On the 31st of October, many countries all over the globe will celebrate Halloween. Halloween has its roots in the ancient Celtic holiday of Samhain, which was celebrated by the Celts of ancient Britain and Ireland. They believe that the new year begins on November 1. Later, the herds were returned from pasture and land tenures were renewed on that date, which marked the start of the winter season. Moreover, people believed they might encounter ghosts if they left their homes on Halloween. It was believed that ghosts returned to the earthly world during Halloween. Therefore, people would wear masks when leaving their homes after dark to avoid being recognized by the ghosts, so that they would be mistaken for fellow spirits.
Today, many people celebrate Halloween as a fun holiday with various unique costumes. However, there are spooky facts about Halloween that you probably didn’t know. Before you celebrate the Halloween party with your best costume, it will be great to know spooky facts about Halloween. Get ready to be surprised with the dark mystery of Halloween because those amazing facts will surely blow your mind.
1. Vampire Origin Story
Vampires are malevolent legendary creatures that prowl the world at night in pursuit of people to feed on their blood. They may be the most well-known of all the classic Halloween monsters. Vampires are most commonly associated with Count Dracula, the famous, blood-sucking protagonist of Bram Stoker’s epic novel Dracula, published in 1897. Vampires, on the other hand, have a long history dating back to before Stoker was born.
In fact, Count Dracula is considered to have been named after Vlad Dracul, commonly known as Vlad the Impaler, by Bram Stoker. Vlad Dracul was born in the Romanian province of Transylvania. From 1456 to 1462, he controlled Walachia, Romania, on and off. Vampires usually use their sharp teeth to drain the blood of their victims, killing them and turning them into vampires.
2. Behind The Trick or Treat
On Halloween night, children dressed in costumes set out to demand treats by ringing doorbells. Although the trick or treat roots are unknown, this medieval ritual can be traced back to ancient Celtic feasts. During some Celtic Samhain celebrations, villagers dressed up in costumes to scare away ghost guests. To appease undesirable spirits, banquet tables were set up and food was placed out. In 1,000 A.D., people began dressing up as ghosts, devils, and other malicious creatures in the following centuries, performing antics in return for food and drink. This is considered to be a beginning to trick-or-treating.
In England, the poor would pay visits to wealthy households and obtain soul cakes in exchange for a vow to pray for the souls of the homeowners’ deceased relatives. Later, it was adopted by youngsters, who would go door to door asking for food, money, and ale. Meanwhile, young people in Scotland and Ireland participated in a practice known as guising, which involved dressing up in costume and obtaining gifts from other houses. Instead of promising to pray for the dead, they would sing a song, read a poem, tell a joke, or do another “trick” before receiving their reward, which was usually fruit, nuts, or cash.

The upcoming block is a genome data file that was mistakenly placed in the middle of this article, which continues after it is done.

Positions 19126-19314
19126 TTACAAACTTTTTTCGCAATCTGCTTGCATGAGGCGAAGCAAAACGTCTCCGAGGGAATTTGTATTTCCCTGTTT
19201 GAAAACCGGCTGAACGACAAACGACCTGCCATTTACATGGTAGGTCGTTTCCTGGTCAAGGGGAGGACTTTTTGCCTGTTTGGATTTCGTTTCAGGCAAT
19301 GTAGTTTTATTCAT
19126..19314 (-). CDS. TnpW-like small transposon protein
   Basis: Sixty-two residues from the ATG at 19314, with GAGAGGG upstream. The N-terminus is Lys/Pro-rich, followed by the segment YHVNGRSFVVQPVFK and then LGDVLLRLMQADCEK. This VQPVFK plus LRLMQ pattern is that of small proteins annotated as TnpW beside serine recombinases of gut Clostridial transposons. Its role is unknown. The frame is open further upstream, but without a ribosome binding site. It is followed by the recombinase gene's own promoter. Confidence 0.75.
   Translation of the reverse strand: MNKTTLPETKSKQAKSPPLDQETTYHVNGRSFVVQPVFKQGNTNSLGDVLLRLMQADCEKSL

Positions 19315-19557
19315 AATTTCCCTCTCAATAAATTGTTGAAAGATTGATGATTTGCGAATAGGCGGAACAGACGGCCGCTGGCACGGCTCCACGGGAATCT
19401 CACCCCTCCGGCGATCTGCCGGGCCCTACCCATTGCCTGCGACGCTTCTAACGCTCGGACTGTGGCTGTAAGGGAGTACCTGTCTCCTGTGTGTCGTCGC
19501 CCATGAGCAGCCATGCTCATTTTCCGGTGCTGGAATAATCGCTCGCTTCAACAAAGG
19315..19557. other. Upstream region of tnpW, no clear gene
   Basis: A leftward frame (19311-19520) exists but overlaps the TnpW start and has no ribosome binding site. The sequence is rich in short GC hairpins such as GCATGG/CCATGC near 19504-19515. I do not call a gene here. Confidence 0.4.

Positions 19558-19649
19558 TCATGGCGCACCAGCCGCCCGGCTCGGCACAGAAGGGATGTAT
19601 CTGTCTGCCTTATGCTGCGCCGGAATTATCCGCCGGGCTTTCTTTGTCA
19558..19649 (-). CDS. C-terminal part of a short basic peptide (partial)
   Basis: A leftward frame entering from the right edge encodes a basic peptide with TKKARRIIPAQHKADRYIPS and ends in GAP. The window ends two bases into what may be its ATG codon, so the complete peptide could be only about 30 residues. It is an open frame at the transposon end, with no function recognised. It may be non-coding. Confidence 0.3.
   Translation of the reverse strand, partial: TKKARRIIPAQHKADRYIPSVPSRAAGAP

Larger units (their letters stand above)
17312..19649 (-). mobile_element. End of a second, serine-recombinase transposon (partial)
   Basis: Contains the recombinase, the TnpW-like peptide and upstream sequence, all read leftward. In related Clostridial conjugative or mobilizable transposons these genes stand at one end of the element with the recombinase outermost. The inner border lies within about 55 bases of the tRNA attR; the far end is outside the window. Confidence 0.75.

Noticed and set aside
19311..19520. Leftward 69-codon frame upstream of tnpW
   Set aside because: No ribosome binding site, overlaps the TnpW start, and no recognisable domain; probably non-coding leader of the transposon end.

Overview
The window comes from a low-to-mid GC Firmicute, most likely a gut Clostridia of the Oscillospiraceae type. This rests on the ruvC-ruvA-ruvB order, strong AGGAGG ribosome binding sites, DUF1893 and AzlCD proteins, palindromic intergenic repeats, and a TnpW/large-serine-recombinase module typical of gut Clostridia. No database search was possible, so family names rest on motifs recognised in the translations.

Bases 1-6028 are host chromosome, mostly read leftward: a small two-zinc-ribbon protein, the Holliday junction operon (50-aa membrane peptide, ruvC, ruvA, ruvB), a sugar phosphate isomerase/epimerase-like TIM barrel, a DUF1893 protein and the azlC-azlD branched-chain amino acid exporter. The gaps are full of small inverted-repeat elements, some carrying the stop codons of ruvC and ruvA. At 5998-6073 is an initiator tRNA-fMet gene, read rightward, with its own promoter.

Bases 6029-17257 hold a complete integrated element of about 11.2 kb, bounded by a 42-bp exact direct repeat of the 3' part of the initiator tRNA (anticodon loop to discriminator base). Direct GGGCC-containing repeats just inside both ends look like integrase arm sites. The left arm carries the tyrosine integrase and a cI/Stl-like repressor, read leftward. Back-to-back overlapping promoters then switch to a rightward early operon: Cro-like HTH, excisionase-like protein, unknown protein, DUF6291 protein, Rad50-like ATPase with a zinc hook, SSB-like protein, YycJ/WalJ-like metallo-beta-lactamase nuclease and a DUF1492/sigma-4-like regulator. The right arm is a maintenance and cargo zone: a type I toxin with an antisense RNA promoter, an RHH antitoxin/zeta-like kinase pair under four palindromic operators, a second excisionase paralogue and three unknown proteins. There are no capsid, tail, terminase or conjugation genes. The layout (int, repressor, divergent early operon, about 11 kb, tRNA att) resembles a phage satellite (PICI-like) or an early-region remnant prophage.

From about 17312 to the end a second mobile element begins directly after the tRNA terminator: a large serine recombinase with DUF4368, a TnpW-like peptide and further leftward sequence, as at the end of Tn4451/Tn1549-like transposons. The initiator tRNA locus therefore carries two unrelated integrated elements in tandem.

3. Finding a Husband In Halloween Rituals
Single females created Halloween traditions in the 18th century in the hopes of finding a love partner. Women would throw apple peels over their shoulder, hoping to see their future husband’s initials in the pattern when they landed. Later, they looked at egg yolks floating in a basin of water and stood in front of mirrors in darkened rooms to learn about their destinies. In the dark room, they will hold candles and stare over their shoulders for their spouses’ faces, which adds to the eerie atmosphere.
In Scotland, fortune-tellers advised an eligible young woman to name each of her suitors a hazelnut and then hurl the nuts into the fireplace. According to legend, the nut that burned to ashes rather than popping or exploding symbolized the girl’s future husband. Meanwhile another certain version mentioned that the nut that burned away indicated a love that would not last.
4. Jack-O-Lanterns Represent the Lost Spirit of Stingy Jack
In fact, Jack-O-Lanterns originated in Ireland. This is definitely the ultimate and popular Halloween decoration. Behind its popularity, there is a spooky story behind it. Around 300 years ago, the practice of carving Jack-O-Lanterns began in Ireland. However, pumpkins were not always used to carve Jack-O-Lanterns. They used to be carved out of turnips and other root crops by the Irish.
The tradition comes from a guy named Jack or the Stingy Jack, according to Irish legend. This Jack had deceived the Devil so many times that he was barred from both Heaven and Hell. Instead, Jack was forced to wander Earth as a ghost until the end of time. Since then, Jack has been traversing the Earth with the coal in a carved-out turnip. This phantom apparition became known as “Jack of the Lantern,” and eventually just “Jack-O-Lantern” among the Irish.
5. Halloween Song Banned In UK Because It Is Too Scary
The Monster Mash was famous as the Halloween tune. It’s creepy, catchy, and just like the Halloween outfit, it took less than an hour to put together. However, the BBC banned the successful song from airplay in 1962 because it was “too morbid.” In the United Kingdom, this perennial Halloween favorite didn’t become a “graveyard smash” until it was rereleased in 1973. It reached number three in the UK charts that year, and number ten on the Billboard charts once more.